I continue to learn constantly about food, cooking and family, and I have to admit, I enjoy the journey!

Breakfast is Complex

My husband loves breakfast. I mean really loves breakfast. He has a crazy obsession with eggs in most any form. However, I’m really not that into breakfast. Most days I don’t eat it. If I am hungry in the morning, I’ve been known to order the lunch dish if available at local restaurants.

When I was a kid, I remember breakfast for dinner being a big thing in our house. We loved having pancakes for dinner. I don’t even like pancakes at breakfast now. I like eggs, and I occasionally like toast or hashbrowns. However, that is about the extent of my breakfast likes. I mean, I can eat a good frittata or omelet on occasion, but it’s definitely not something I crave or go out of my way for.

I think part of my ho-hum feeling for breakfast is that I find it to be too complex with our multi-diet household. For example, if we make eggs in the morning, my husband turns into a short order cook. He makes fried eggs for he and I and something that resembles the flavorless egg in your fried rice for the little one. If we’re doing scrambled eggs, they either have to be boring and plain or again, we are eating them with ham and cheese and the kid is eating the “flat eggs” referenced in the last sentence.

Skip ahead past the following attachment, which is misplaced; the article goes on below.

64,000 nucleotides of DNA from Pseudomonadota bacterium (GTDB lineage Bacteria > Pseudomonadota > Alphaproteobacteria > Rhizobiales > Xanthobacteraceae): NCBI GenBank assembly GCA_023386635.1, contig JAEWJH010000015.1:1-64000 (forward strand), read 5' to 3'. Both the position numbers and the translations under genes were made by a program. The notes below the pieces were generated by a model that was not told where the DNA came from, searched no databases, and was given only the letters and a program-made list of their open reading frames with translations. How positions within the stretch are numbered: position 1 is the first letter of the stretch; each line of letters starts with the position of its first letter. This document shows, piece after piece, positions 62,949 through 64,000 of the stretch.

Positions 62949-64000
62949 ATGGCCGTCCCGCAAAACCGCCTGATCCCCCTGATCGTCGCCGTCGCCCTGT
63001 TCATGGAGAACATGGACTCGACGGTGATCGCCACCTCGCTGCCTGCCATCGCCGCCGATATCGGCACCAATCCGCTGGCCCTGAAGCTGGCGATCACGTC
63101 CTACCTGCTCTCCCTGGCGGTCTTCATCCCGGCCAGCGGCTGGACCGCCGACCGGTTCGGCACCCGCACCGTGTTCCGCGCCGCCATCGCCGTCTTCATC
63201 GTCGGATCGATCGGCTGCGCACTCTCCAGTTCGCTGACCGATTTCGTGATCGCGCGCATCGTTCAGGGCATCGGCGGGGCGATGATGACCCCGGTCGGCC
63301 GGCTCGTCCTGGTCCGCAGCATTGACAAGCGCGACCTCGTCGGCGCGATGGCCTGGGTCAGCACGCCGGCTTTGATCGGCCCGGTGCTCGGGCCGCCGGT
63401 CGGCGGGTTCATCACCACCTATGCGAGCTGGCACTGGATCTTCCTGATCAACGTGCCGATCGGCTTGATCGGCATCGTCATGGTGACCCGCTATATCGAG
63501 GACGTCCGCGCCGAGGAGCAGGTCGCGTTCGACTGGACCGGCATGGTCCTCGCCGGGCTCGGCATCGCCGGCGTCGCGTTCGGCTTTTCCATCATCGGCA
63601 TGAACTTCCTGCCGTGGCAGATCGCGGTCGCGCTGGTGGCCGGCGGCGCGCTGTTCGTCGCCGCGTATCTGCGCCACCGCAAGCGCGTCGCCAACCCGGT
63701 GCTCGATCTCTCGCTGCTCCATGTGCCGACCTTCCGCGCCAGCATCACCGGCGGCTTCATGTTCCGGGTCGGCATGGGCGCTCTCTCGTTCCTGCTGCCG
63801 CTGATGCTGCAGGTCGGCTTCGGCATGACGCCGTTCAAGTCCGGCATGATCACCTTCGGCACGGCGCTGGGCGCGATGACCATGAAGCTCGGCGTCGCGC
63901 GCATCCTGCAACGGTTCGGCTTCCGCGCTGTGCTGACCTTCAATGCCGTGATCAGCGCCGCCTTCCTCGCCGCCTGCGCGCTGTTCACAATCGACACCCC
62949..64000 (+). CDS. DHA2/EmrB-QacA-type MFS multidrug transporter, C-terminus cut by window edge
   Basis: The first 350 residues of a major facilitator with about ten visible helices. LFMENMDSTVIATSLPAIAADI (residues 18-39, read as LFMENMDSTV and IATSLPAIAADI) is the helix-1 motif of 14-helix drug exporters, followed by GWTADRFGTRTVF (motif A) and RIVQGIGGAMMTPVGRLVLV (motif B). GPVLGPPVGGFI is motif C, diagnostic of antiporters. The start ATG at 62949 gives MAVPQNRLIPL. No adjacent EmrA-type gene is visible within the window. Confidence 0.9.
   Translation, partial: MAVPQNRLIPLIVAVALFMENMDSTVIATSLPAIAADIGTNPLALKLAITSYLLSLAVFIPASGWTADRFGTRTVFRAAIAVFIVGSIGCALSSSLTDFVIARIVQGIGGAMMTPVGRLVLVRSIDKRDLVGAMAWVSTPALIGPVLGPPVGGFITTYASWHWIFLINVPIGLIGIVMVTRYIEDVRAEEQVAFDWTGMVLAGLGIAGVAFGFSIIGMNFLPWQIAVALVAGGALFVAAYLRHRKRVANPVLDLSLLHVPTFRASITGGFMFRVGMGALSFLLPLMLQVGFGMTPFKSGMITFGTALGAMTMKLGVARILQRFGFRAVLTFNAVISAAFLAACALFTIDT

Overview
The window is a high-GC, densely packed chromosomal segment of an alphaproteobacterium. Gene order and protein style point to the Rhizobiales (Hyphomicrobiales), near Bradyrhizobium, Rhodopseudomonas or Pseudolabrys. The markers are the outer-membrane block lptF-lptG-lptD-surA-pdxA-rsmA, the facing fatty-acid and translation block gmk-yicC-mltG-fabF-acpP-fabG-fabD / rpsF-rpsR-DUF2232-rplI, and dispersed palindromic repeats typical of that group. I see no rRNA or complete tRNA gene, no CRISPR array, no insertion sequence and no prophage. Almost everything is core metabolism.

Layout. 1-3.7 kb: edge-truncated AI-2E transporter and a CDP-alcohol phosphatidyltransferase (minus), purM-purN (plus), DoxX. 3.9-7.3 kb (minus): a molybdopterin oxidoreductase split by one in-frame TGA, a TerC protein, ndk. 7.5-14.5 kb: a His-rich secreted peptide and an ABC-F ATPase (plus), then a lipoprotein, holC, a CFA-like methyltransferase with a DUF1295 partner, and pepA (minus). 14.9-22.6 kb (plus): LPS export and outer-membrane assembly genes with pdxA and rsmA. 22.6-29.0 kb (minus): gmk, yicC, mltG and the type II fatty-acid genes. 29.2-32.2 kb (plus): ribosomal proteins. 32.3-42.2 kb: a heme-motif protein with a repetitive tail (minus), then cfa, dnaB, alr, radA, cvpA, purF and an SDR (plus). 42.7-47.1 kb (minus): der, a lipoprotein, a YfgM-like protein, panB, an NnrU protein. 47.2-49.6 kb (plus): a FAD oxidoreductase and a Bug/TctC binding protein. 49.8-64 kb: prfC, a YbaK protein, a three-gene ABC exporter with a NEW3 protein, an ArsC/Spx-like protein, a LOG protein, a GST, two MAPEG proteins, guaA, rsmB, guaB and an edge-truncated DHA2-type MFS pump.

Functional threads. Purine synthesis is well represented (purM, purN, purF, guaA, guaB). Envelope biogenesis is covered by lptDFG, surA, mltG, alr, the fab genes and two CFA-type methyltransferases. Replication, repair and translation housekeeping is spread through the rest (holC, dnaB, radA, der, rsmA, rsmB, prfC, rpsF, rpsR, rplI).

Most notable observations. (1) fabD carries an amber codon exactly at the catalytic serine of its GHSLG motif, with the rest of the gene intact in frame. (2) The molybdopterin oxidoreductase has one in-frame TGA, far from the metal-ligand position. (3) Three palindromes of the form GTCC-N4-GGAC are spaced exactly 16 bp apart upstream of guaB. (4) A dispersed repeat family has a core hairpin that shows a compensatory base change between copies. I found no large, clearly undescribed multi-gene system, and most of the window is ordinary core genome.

If we decide to make waffles, pancakes, french toast…all kid favorites, I just suffer through as I’m not particularly a fan and later will supplement with some cheese or meat as a snack. I am also always majorly conflicted on the healthiness of eating a meal that consists of nothing but carbs and sugar. We do things like adding chia seeds or flax and yes, some of the recipes contain egg. But I’m always concerned about carb overload and balancing the diet, especially with kids that would joyfully live on carbs and sugar alone if we didn’t push other things on them. Luckily, they do eat vegetables, but it’s really hard to incorporate broccoli into pancakes!

Going out for breakfast usually makes meeting everyone preferences easier, though if all the kids are with us, we do have to be cautious that the place offers vegan options. It is very challenging to find a place that offers both vegan and carnivorous dishes. There are some places that offer vegan, vegetarian and such that aren’t just solely dedicated to those diets these days, so it’s getting easier. However, the above concerns about the kids diet still exist in that case. I’m just getting more of the food I want to eat, while they’re eating their sugar covered bread.

And don’t even get me started on muffins and donuts as breakfast. Taking the icing off a chocolate cake does not make it a meal. It’s still a cake. And donuts are also covered in icing! These are desserts or snacks, not breakfast. I’m not saying you shouldn’t have them as treats, but these are definitely not what I consider a meal, unless of course, you’re doing something like my Morning Glory Muffins and kind of tricking the eaters!